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Pennsylvania Budget Impasse Ends

by on March 23, 2016 3:12 PM

Pennsylvania's nine-month budget impasse will end, as Gov. Tom Wolf said Wednesday he would allow the $6.6 billion spending package passed by the Republican-majority in the Commonwealth's General Assembly to lapse into law without his signature or veto.

The package, which includes no new taxes, completes the state's $30 billion 2015-16 budget, less than four months before a new budget will be due.

"I am going to allow the 2015-2016 budget to become law without my signature," Wolf said. "This will allow for funding to go out to schools and other services in the short term, but we still face enormous problems that this budget does not even pretend to address."

Penn State and other state-related universities will receive a 5 percent increase in state appropriations. Penn State will get a $225 million general appropriation while its College of Agricultural Sciences will receive $50.5 million for agricultural research and extension programs, which rely heavily on state funds to continue operation not only in State College but in each of Pennsylvania's 67 counties.

The ag extension and research programs had become cause for concern in recent weeks. Penn State President Eric Barron said last month that without the appropriation the University would be forced to layoff 1,100 employees across the state and shut down programs, essentially marking a hiatus -- if not an end -- in Penn State's historical relationship to the state as a land-grant university.

The lack of a general appropriation posed threats to education and other programs as well, and Barron said Penn State could have had to consider using tuition funds to cover interest on bridge loans or sell off investments.

“This is obviously quite a relief for Penn State and the students, faculty and staff we serve,” said Penn State President Eric Barron. “State funding plays a critical role in our ability to offer an accessible, world-class education to Pennsylvanians and it also allows us to keep in operation our network of county agricultural extension services and agricultural research. We are grateful that our elected leadership in Harrisburg have reached a positive resolution to a difficult budget process.”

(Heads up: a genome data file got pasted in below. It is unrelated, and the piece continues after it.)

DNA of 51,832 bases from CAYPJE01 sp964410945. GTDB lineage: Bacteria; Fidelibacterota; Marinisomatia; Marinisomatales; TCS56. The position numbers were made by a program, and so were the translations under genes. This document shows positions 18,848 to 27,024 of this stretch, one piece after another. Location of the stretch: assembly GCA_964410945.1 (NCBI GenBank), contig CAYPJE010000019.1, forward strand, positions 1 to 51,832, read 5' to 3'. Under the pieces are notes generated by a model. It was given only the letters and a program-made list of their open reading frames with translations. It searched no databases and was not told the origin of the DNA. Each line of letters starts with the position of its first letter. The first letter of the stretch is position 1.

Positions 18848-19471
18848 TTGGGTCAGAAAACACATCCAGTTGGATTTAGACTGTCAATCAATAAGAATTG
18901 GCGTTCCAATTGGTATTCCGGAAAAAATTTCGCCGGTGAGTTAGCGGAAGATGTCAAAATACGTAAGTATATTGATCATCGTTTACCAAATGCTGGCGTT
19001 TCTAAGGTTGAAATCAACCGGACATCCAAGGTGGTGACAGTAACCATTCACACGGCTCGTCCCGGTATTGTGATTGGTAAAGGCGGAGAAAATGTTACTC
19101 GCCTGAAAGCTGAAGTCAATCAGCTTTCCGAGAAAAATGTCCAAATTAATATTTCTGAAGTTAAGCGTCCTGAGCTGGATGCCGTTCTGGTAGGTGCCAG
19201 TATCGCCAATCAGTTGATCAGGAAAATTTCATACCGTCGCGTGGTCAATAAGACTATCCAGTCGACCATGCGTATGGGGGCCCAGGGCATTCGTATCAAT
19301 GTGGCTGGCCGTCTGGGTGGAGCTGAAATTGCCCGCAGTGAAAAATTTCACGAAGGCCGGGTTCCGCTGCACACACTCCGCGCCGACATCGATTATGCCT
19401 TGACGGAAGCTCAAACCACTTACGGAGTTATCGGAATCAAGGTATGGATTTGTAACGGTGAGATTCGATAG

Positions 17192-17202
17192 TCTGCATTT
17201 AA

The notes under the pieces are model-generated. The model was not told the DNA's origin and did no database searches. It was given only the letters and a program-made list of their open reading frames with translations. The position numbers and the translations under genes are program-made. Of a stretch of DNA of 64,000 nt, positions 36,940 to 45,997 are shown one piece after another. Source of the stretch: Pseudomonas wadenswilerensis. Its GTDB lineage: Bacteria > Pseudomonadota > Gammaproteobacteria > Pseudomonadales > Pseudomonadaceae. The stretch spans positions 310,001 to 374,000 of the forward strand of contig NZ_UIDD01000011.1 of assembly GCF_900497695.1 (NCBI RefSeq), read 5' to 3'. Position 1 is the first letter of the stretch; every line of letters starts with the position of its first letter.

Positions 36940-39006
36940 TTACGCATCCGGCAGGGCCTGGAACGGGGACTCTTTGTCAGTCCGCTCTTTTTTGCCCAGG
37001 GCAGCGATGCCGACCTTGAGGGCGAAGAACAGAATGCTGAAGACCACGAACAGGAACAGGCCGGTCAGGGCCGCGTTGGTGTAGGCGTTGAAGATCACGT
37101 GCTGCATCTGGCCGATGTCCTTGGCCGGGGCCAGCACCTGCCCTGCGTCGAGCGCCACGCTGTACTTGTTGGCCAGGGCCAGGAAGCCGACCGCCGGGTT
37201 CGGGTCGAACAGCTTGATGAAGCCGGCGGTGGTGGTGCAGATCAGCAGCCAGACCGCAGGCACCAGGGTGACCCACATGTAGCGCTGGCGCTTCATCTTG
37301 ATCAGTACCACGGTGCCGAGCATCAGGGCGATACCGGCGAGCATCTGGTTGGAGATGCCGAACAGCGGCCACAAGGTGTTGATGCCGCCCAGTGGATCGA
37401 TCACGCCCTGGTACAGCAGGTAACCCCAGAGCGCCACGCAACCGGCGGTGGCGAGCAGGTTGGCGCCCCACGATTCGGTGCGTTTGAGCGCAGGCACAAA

Penn State is among the many institutions and organizations that faced dire circumstances without a state budget. Some already have. Social service agencies have had to lay off staff and some counties and school districts have taken loans to continue operating.

"It certainly isn't something we expected to go all the way to March,but it has been," said Senate Majority Leader Jake Corman, whose 34th District includes Centre County. "By closing out 15-16, that allows us to move forward to 16-17. If the governor is going to allow it to become law, we're grateful and happy about that and will begin to take on some of the challenges in the future." 

Wolf said he would allow the budget to pass in order to begin addressing a looming budget deficit for 2016-17. He said the budget that goes into effect now will make that deficit bigger and create more issues.

"Let’s be clear: the math in this budget does not work," Wolf said. "Next fiscal year -- that already has a $2 billion deficit -- will now begin with an extra $300 million deficit. Ratings agencies and the Independent Fiscal Office have all agreed that we face a massive structural deficit. Left unaddressed, the deficit will force cuts to schools and human services, devastating credit downgrades that will cost taxpayers millions, and increase property taxes for our senior citizens. We must face this reality this year and balance our budget with real, sustainable revenues."



Geoff Rushton is managing editor for StateCollege.com. Contact him at geoff[email protected] or find him on Twitter at @geoffrushton.
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